Rules of Engagement
When Karen Jothen MAOL '06 was earning her Master of Arts in Organizational Leadership at St. Catherine University, a professor deemed her one of the program's top students of all time.
Jothen is bringing that same studiousness and open-minded curiosity to her new position as director of alumnae relations at St. Kate's — a role she calls her "dream job." Prior to interviewing for the position last March, Jothen researched the well-regarded alumni relations programs at Carleton College, St. Olaf College and, her alma mater, Concordia College in Moorhead, Minn., among others.
A former executive at Qwest Communications, Jothen has decades of experience in stakeholder relationships, volunteer leadership, foundation and corporate philanthropy, and more. A deeply reflective, take-charge professional, Jothen is replacing longtime Alumnae Affairs Director Ruth Haag Brombach '60, who has assumed the new position of alumnae liaison.
The Alumnae Relations office officially became part of the University in fall 2010.
What is your top priority in this job?
What do you mean by "affiliations?" At the heart of this institution is the baccalaureate program, the College for Women. We also have many graduates from the associate degree programs and the graduate programs. In addition, we have male graduates and Weekend Program graduates, women of color and groups of professionals such as lawyers or alumnae who work at 3M. These are just a few examples.
Research bears out that people sometimes identify more with their affiliation than with the institution. Graduates of the traditional-age program are our strongest contributors and volunteers. But we want to engage other alumnae, too.
We have much to offer alumnae. But what would you like alumnae to offer the University? Alumnae are an untapped opportunity. They're an extraordinary resource to market our institution to prospective students and to provide career connections. Alumnae can be our advisors, our advocates, our allies. And oftentimes, they're just waiting for us to invite them.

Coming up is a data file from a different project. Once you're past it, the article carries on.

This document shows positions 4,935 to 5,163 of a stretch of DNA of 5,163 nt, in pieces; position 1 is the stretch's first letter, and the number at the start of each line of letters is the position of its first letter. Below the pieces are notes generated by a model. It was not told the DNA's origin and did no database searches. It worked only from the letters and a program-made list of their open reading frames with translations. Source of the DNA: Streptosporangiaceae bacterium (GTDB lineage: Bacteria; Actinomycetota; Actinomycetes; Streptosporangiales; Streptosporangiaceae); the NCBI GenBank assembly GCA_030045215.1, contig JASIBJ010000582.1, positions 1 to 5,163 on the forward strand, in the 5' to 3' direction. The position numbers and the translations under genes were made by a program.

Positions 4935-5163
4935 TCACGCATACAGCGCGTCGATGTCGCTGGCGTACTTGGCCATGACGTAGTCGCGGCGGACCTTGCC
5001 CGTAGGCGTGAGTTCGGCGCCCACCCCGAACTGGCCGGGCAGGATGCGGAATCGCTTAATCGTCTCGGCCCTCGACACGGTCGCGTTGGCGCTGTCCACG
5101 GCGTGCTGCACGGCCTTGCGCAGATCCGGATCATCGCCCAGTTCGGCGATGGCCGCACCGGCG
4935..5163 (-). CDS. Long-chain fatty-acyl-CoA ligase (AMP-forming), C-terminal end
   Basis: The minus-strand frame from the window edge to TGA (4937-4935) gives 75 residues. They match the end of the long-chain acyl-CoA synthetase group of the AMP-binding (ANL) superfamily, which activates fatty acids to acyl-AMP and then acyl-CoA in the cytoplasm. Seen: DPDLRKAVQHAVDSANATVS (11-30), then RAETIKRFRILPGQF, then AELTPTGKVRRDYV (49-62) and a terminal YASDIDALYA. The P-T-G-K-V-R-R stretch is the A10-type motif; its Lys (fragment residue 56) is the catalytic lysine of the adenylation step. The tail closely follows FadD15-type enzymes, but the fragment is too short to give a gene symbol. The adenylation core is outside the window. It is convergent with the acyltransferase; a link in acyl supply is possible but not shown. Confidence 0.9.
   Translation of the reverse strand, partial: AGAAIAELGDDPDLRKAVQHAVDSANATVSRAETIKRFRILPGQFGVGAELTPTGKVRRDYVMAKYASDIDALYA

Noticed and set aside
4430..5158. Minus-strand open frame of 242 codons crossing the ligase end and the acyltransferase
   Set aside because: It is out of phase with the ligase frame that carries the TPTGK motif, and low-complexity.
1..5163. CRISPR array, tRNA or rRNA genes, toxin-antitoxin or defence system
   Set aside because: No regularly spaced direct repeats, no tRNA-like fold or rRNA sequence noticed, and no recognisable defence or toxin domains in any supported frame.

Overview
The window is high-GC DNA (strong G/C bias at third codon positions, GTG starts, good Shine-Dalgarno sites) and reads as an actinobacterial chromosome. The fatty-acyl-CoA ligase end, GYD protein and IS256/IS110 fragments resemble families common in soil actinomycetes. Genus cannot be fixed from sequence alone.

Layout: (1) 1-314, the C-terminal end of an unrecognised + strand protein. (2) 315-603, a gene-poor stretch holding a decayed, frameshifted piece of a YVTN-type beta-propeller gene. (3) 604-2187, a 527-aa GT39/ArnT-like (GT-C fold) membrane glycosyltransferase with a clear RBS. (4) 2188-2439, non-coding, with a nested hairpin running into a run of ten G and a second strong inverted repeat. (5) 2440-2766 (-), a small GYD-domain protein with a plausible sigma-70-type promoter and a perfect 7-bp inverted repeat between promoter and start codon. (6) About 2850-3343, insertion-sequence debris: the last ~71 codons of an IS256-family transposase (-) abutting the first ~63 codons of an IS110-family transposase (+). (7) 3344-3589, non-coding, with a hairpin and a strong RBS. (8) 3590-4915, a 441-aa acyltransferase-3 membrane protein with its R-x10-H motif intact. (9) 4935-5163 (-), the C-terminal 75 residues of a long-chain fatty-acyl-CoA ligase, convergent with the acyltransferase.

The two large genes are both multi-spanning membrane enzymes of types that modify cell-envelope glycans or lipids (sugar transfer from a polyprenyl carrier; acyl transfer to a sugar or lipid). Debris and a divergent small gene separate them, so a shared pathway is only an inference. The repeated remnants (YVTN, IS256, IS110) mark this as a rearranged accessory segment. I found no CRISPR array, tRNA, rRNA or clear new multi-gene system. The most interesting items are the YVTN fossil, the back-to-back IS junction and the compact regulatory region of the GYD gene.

That's why I'm so excited about the Alumnae Council, this new group of nearly 200 diverse alumnae that met for the first time in late September. It gives us a process by which alumnae can serve in an advisory capacity and support the mission of the institution.
You've also talked about "prospective alumnae." How will your team engage current students in your goals? Our students of today are our alumnae of tomorrow. We want to instill in them a culture that at St. Kate's we give back — and when we leave, we continue to pay it forward. One of our strategies is to connect with students while they're still on campus.
You and your team have crafted a mission statement and goals. We have an outstanding team: diverse, engaging, enthusiastic, fun and committed to achieving our goals. We are clear about our mission, and we really believe in collaboration. That's where I have fun, in cooperating, having shared goals, working together.
What do you bring here from the corporate world? I tend to be very results-oriented. I look at projects with the end in mind. Alumnae Relations has been a University department for only a year. It's critical as we develop this department and tackle the large goals we have that we be very clear about our desired outcomes and how we're going to get there.
How will being a graduate of the MAOL program inform your work? More so than being an MAOL alumna, I'm a Katie. And it was through the MAOL program that I found my voice. I've heard many St. Kate's graduates say they gained courage and confidence here. Our experience at St. Kate's inspired us to become the leaders we are today.
What is it like to walk in Ruth Brombach's shoes? I love Ruth. I haven't met anyone who doesn't love Ruth. She has been so gracious since I arrived in July — sharing information, encouraging me and introducing me to people. Every day I experience her as a blessing and thank God that she is helping me on this journey. — Amy Gage